Sukhoi Turns Swords Into Ploughshares


Financial Times
July 14, 2008 Monday
London, England


It armed the Soviet military, but now it has civilians in its sights,
writes Miriam Elder

On an airfield in the Far East in mid-May, a sleek mid-range jet
touched down smoothly after a maiden, one-hour voyage, marking Russia’s
anticipated entry into the world of global civilian aviation.

With the SuperJet-100, Sukhoi – which made its name arming the Soviet
Union and its allies with bombers and fighter jets – is hoping to
overcome the stereotypes that cling to Russia’s ailing civilian air
industry and lead the country’s foray into the global market.

Yet the project, marked by delay and a strong state presence, indicates
the day Russia can challenge the domination by western companies could
be a long way off. "Our first task is to become the best in terms of
regional jet manufacture, and we consider our competition the likes
of Bombardier and Embraer," Mikhail Pogosyan, the general director
of Sukhoi, says in an interview at the firm’s Moscow headquarters.

SuperJets are regional aircraft likely to seat 75 to 95 passengers
and the first aircraft fully designed in the post-Soviet era. Mr
Pogosyan says 70 per cent will be destined for customers in Europe,
the United States, and south-east Asia.

"Of the 75 orders we already have, 12 are going to a foreign country,"
he notes. ItAli of Italy has ordered 10, and Italy’s Alenia, a
subsidiary of defence giant Finmeccanica, owns a 25 per cent stake
in the Sukhoi SuperJet project. The other two planes were ordered by
Armavia of Armenia. Hungary’s Malev has floated the idea of ordering
15 of the aircraft, which are expected to cost about $25m apiece.

"We’re certain that soon we’ll see a host of new contracts," Mr
Pogosyan says.

Previous attempts to market post-Soviet civilian aircraft to western
markets, including the Tu-204 and Il-96, failed, but Sukhoi is hoping
Alenia’s involvement as its marketing agent will mean that this is
not the case this time around.

An increased focus on safety – the SuperJet will fly 80,000 test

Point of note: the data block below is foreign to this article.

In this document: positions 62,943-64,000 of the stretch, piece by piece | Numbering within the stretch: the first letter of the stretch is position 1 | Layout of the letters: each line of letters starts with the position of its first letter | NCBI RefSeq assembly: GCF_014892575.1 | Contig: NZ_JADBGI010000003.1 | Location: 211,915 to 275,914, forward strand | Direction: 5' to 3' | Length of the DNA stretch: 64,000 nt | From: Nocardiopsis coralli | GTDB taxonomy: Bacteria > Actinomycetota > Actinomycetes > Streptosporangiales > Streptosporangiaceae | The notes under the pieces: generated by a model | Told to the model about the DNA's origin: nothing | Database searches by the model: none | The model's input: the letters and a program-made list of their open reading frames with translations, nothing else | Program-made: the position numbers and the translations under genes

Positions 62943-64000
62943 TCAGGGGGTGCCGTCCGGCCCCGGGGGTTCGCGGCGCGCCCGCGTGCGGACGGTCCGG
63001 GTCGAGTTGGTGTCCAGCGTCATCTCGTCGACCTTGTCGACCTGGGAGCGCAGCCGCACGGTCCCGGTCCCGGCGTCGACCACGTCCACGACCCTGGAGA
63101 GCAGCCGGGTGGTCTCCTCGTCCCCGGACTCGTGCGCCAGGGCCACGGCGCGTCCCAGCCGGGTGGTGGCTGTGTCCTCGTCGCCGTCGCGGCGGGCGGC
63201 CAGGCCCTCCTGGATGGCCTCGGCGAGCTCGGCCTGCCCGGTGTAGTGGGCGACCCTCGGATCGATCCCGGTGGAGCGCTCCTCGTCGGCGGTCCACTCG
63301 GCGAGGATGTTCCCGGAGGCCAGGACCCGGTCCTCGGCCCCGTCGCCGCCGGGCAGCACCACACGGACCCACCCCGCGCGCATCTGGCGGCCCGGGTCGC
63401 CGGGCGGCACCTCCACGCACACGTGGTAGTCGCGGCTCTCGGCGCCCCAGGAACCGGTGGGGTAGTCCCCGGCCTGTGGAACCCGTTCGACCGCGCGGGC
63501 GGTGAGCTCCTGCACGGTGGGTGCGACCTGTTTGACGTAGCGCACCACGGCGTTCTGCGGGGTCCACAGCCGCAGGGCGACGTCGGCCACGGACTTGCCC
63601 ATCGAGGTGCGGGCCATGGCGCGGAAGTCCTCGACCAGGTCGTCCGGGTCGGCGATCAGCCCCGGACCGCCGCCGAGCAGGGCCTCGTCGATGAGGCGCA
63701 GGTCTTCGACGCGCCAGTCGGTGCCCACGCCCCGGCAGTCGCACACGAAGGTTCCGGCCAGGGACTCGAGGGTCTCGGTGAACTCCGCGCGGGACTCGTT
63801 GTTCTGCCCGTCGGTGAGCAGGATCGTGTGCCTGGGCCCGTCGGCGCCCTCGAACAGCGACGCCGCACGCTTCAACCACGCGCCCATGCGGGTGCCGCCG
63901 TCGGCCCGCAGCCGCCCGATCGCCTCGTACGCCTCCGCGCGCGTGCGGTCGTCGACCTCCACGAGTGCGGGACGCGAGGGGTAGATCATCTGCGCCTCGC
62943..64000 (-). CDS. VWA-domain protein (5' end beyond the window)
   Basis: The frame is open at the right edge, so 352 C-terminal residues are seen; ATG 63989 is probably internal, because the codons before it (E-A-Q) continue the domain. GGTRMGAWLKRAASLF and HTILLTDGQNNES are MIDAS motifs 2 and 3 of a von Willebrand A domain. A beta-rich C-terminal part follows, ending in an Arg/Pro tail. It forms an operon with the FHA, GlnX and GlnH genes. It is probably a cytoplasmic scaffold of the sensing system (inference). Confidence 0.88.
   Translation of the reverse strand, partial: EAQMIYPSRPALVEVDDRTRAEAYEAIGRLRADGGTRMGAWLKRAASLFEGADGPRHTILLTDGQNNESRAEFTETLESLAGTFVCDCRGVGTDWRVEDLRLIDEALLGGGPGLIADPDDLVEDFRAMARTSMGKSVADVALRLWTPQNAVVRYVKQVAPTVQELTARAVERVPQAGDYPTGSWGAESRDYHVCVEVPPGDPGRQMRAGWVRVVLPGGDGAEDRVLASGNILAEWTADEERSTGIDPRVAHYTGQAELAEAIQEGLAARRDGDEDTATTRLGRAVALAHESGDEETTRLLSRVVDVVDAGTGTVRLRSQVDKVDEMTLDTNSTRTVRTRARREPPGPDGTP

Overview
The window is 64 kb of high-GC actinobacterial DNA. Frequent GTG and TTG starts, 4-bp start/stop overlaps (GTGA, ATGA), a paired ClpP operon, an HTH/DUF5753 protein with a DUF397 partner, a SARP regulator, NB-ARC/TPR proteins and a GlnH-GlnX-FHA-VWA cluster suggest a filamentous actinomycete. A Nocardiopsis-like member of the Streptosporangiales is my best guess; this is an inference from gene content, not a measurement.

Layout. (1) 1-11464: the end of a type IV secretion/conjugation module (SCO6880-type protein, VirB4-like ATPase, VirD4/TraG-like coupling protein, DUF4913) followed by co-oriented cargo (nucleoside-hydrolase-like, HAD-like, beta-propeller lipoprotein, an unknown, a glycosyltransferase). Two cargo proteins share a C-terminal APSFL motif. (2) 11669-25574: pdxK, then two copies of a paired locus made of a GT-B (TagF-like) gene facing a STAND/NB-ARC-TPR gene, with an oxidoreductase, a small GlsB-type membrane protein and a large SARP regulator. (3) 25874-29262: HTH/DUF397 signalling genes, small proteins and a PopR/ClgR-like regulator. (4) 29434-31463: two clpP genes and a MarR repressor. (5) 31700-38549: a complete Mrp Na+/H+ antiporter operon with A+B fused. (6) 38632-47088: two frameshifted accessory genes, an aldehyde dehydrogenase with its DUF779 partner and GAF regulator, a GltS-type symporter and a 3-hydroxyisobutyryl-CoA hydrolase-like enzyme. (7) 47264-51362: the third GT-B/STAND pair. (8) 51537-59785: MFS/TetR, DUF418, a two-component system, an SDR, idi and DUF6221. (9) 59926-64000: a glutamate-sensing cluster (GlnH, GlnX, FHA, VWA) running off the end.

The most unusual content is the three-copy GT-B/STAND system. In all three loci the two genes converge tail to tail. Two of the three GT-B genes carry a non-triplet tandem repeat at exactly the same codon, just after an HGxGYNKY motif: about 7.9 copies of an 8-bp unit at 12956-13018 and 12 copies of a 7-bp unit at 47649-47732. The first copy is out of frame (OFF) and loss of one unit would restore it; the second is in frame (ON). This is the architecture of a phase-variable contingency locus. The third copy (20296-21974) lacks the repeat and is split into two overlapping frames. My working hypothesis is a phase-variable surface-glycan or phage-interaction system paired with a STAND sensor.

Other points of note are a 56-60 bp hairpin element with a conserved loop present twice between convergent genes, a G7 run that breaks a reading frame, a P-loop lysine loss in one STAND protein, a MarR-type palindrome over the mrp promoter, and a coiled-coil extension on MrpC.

hours instead of the 20,000 flown by its predecessors – could help
change that too.

Yet the question remains as to when the SuperJet will get off the
ground commercially. It has flown five of an expected 600 test flights,
and its target launch date of late 2008 has already been pushed back
by at least one year.

"A plane is like a child," says Mr Pogosyan, commenting on the secrecy
that surrounded the SuperJet’s maiden test flight in May. "It can be
born two days early or three days late. The most important thing is
that the baby is healthy and develops well."

Sukhoi, along with Russia’s military jet design agencies and
manufacturers, has been folded into the state-controlled United
Aircraft Corporation, in line with the Kremlin’s desire to build
national champions in strategic industries. It is chaired by a deputy
prime minister, Sergei Ivanov, who has said he hopes to see Russia
become number three globally in civilian and transport aircraft by
2025, winning up to 12 per cent of the market, up from around 1 per
cent today.

Yet many remain sceptical about the state stamp on Sukhoi’s global

"Privatisation is almost certainly a necessary pre-condition for
any Russian jetliner recovery," says Richard Aboulafia, an aerospace
expert at the Teal Group. "The SuperJet is more about maintaining a
flagship project. It’s a way to defend a bit of what they had."

In building the SuperJet, Sukhoi has succeeded in casting off the
integration problems that plagued its erstwhile predecessors, the
Tu-204 and Il-96.

Some 40 global companies, from Thales to Goodrich, are contributing
parts to the jet, and Boeing has acted as a consultant to the $1.4bn
project since its inception at the turn of the century.

"This new aircraft, with good technological characteristics, can
compete and can get a niche in the global market," says Elena Sakhnova,
an aerospace analyst at VTB, the Russian bank.

Mr Pogosyan says the SuperJet is just the beginning. It is likely the
company will look next at a regional jet aimed at business class –
a VIP jet to match Russia’s teeming oil-driven wealth.

"We’ll present to the market a broad nomenclature of trade on the
basis of this SupetJet-100," says Mr Pogosyan.

He expects civil aviation to surpass the military’s share in Russia’s
aerospace industry within five to seven years. "This is not because
the military portion will end its work – it might even grow – but we
want to boost the amount of civil aviation."

Mr Aboulafia, of Teal, says that in future Russia will need to follow
the Japanese model and link up with Boeing or Airbus to produce larger
competitive jets.

"Unfortunately, the thrust of Russian aerospace initiatives right now
involves national jetliners, which is not a promising way forward,"
he says.